I clearly remember the first time that I heard about Dil Chahta Hai was in the year 2000 during an episode of Kaun Banega Crorepati, then hosted by Amitabh Bachchan. It was a Diwali special episode in which Aamir Khan and Preity Zinta were invited. Aamir had come with a unique look with a goatee and the look prompted Mr. Bachchan to ask him some questions. Aamir told that the look was part of the character of a film that he was working on with Farhan Akhtar. About a year later, the film was released as Dil Chahta Hai on 10th August 2001. I was in class ninth at that time and used to watch movies mainly at home. Only once in a while did I go to the theater to watch a movie. I never got to watch the film when it was released. Even the cable TV guy did not show it. It was only a year later that I got a chance to see the film when the movie premiered on Star Plus sometime during the summer of 2002. I still remember the day when I watched it. I had little understanding of the nuances of films but even then I fell completely in love with the movie. I had never seen a movie like Dil Chahta Hai before, a movie that I could call as my own special one.
Over the years, I have watched this movie again, and again, and again, and I still cannot get over it. It is difficult to articulate as to what about this movie makes it endearing and personal, yet, I have written the most about this film. Meryl Streep has said, “I have a theory that movies operate on the level of dreams, where you dream yourself.” Good movies forge a connection and have a relatability factor in them that helps us see ourselves in them. Dil Chahta Hai is one of the few films where I saw parts of my life. I saw a little bit of myself in Deepa, Sid, Sameer, Shalini, Akash, and even Subodh.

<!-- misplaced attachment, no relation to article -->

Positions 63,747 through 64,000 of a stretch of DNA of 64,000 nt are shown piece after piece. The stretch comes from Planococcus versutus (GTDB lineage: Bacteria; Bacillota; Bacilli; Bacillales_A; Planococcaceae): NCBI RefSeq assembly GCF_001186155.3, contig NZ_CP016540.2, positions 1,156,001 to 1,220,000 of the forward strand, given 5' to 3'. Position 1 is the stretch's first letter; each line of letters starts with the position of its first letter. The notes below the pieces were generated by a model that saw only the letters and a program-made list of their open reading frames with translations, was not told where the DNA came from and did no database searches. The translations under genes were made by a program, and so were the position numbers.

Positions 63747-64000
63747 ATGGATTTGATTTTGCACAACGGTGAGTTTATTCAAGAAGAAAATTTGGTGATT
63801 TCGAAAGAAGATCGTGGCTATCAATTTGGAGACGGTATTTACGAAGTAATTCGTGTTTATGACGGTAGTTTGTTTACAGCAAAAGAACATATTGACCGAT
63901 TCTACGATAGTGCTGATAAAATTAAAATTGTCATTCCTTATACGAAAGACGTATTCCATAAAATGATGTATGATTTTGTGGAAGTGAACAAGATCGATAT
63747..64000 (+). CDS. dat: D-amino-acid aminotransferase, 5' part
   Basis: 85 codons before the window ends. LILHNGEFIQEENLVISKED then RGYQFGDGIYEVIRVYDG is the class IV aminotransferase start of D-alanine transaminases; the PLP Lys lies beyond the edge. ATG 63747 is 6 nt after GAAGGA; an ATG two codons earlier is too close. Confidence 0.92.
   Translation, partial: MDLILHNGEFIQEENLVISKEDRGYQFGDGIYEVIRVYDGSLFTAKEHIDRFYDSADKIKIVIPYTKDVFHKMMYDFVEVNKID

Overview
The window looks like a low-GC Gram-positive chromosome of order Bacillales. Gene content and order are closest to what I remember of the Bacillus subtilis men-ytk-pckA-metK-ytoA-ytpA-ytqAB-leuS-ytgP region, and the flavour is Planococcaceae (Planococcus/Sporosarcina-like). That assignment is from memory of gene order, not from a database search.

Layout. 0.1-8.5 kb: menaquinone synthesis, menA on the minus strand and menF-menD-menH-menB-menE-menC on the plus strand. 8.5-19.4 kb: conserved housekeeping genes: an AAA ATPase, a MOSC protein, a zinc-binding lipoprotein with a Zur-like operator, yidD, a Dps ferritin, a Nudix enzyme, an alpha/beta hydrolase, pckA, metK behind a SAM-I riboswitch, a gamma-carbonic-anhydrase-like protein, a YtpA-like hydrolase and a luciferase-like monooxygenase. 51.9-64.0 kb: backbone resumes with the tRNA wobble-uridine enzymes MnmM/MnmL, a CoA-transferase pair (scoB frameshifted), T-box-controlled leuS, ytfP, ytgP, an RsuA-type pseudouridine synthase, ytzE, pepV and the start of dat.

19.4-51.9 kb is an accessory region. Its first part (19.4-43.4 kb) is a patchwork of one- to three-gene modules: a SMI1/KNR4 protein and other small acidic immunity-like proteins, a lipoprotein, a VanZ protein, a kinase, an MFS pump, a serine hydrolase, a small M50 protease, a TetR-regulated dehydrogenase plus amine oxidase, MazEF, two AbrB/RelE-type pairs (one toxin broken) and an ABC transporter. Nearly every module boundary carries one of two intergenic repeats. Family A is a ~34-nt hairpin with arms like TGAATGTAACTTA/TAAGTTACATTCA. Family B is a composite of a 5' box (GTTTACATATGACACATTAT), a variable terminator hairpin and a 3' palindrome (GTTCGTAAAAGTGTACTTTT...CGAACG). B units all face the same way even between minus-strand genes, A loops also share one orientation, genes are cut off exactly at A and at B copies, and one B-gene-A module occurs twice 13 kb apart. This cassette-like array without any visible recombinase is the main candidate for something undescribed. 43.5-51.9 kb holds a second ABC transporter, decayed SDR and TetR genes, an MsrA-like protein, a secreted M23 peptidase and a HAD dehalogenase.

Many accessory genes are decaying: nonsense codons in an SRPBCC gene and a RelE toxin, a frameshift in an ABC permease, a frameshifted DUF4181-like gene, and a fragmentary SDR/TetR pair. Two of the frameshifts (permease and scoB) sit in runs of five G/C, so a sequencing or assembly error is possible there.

In a fabulous interview with Madhavi Menon, Farhan Akhtar explained the meaning of the title of the film. The film’s title in English is usually translated as The Heart Desires which Farhan Akhtar found quite different from what he meant. He says the real translation of Dil Chahta Hai is Because I Feel Like. He adds, “Anything that happens in the movie is because the person feels like it, so that was a literal translation. They made it ‘The Heart Desires’, which is quite troublesome. In Hindi, yes, the literal translation would be ‘The Heart Desires’. But when you use in everyday language, you don’t use it like that. You won’t say, kyunki main chahta hoon ki main. You’ll say dil chahta hai—Because I feel like it. ‘It’ can’t be defined.”